Rather than viewing the impact of technological innovation on established firms as either competence-destroying or competence-enhancing, organizational leaders should consider their competence-extending possibilities.
It's hard to believe, but almost twenty years ago I published an academic article with Howard Aldrich that used examples from the then-burgeoning World Wide Web to illustrate how organizational communities are created and evolve.
I recently re-read the piece and was pleasantly surprised to discover how well it has stood the test of time. Though some of the examples now seem quaint and a bit antiquated (remember UUnet or the Alta Vista search engine?), our core ideas and theoretical assertions are still valid today - not just from an academic perspective, but also with respect to how things work in the "real world."
One of the concepts we introduced in the article has continued to resonate with me, and I think it's particularly important to consider given the media attention and ongoing emphasis on technological innovation as a disruptive force.
Introducing the Notion of Technological Innovation as Competence-Extending
Here's an updated version of what we had to say in 1998...
For established organizations, the consequences of innovation have typically been described as incremental and therefore competence-enhancing, or radical and therefore competence-destroying. Innovations that are based on new substantive knowledge presumably post major problems for existing firms in mature industries, because their routines and competencies may not be flexible enough for them to adapt to the changes required. By contrast, innovations that represent improvements, minor modifications, or extensions of existing knowledge presumably permit many existing organizations to survive by adapting to the minimal changes required.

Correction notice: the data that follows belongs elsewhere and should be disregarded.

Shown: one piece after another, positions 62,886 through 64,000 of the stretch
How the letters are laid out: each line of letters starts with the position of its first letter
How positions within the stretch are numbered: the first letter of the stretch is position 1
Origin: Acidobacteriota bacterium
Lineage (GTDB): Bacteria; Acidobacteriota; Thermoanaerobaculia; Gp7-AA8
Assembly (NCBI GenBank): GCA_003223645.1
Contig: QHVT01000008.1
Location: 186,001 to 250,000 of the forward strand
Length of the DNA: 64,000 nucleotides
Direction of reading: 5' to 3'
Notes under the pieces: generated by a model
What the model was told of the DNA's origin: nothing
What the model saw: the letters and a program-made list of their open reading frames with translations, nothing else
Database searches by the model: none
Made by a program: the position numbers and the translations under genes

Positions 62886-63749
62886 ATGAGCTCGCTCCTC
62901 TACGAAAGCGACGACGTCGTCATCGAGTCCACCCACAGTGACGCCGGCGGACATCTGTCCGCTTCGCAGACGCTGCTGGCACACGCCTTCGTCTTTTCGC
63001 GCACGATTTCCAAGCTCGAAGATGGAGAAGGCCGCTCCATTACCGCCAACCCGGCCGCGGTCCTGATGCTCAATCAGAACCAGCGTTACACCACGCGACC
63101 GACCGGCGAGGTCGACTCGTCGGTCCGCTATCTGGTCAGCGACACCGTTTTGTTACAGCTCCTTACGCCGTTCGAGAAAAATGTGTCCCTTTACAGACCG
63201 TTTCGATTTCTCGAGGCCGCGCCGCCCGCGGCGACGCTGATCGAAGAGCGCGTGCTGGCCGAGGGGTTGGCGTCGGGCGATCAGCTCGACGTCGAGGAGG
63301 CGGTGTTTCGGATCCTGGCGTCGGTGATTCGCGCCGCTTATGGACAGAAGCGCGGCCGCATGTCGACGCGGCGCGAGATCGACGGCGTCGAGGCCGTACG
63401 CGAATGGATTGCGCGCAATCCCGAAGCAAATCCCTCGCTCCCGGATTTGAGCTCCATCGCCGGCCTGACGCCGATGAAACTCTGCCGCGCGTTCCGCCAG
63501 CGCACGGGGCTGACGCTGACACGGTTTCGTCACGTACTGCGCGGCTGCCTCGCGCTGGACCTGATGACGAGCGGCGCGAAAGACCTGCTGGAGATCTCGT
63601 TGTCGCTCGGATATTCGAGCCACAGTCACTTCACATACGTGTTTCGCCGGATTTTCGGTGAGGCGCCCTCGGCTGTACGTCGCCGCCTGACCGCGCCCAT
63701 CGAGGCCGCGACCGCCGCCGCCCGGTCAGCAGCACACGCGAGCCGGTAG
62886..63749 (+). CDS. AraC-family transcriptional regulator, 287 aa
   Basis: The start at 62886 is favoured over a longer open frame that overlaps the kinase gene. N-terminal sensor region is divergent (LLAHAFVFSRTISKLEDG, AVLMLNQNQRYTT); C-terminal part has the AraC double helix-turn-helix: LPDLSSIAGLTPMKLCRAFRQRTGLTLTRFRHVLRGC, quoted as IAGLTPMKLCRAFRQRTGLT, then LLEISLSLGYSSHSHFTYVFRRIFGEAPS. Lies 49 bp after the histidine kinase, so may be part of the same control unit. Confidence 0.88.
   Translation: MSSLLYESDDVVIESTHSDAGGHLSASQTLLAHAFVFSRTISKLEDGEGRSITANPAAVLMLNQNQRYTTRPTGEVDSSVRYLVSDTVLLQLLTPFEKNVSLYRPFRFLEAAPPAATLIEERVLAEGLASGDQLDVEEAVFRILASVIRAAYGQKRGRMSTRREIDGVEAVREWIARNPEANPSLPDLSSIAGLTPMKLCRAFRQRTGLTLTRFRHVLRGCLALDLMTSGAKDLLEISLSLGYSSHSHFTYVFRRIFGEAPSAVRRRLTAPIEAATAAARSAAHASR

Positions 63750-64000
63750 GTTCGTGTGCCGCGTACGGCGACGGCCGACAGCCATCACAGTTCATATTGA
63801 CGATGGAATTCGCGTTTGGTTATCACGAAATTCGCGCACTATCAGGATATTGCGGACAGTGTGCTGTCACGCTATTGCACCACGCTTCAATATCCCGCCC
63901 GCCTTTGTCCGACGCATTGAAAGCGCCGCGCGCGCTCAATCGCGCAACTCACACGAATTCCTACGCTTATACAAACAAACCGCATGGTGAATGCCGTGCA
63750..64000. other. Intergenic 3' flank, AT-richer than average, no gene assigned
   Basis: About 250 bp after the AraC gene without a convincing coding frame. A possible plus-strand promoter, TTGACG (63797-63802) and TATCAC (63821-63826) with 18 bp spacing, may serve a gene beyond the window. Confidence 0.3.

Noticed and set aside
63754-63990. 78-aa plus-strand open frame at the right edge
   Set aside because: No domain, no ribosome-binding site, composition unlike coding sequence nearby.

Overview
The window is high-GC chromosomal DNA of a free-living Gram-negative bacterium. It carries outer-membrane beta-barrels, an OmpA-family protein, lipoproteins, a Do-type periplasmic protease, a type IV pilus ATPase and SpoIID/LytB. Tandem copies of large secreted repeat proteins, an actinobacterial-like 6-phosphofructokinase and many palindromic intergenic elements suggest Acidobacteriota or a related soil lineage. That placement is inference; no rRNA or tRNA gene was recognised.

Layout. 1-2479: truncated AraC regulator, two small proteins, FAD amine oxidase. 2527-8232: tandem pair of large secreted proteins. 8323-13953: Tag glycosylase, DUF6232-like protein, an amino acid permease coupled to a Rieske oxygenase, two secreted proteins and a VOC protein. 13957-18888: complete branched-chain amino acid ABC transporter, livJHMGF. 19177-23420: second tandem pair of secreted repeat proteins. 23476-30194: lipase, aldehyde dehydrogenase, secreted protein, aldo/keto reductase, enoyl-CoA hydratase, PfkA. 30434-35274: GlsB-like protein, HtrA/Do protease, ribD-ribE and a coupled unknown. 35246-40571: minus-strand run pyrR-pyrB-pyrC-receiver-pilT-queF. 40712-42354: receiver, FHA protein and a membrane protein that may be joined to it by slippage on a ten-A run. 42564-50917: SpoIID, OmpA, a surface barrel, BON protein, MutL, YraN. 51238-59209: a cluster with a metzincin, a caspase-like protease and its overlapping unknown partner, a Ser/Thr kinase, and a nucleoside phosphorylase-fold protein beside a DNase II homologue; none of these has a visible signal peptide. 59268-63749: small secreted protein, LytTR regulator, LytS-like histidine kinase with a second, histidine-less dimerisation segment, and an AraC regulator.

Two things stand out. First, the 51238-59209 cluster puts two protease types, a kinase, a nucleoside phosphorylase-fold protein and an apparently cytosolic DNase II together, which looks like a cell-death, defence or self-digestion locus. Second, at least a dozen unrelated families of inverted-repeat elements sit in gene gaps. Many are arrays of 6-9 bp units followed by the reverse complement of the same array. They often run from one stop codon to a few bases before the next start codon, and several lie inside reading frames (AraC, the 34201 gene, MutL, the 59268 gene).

Technological innovations need not be competence-enhancing or competence-destroying, however. They can also create opportunities for established players to expand their competencies by leveraging significant innovations themselves. Thus, rather than a simple dichotomy between competence-destroying and competence-enhancing innovations, we propose a third category of innovations: competence-extending. From our perspective, competence-extending innovations permit existing firms to pursue new opportunities that allow them to stretch their existing competencies into complementary initiatives and ventures. Unlike competence-enhancing opportunities, these new pursuits are not a natural or simple extension of current capabilities and cannot therefore be pursued with minimal effort. At the same time, however, the related innovations are not necessarily direct threats to existing business pursuits and competencies. Instead, they are potential opportunities to expand by pursuing new markets and/or creating and exploiting new competencies.
The early evolution of the web provides many examples of the ways in which existing firms jumped on the internet bandwagon in an effort to establish new commercial niches for themselves. One of the most dramatic examples is Bill Gates's decision to officially change Microsoft's strategic direction from PC-based software to an almost-exclusive focus on Web-based technology, a decision he made after witnessing the phenomenal success of Netscape. AT&T also made a major strategic decision to become an internet service provider, a decision that was also made by almost all of the regional phone companies. Although these decisions involved the creation of new business units, they were logical extensions of the firms' existing capabilities. In a similar fashion, many public relations and advertising firms decided to leverage their knowledge of media into the web environment by adding competencies for website design and maintenance. These pursuits were not simply an enhancement of existing competencies, but rather were entirely new ways that these firms could capitalize on their existing skills/knowledge base, as well as their existing resources, to enter a new commercial niche.
Competence-Extending Innovation Responses Continue Today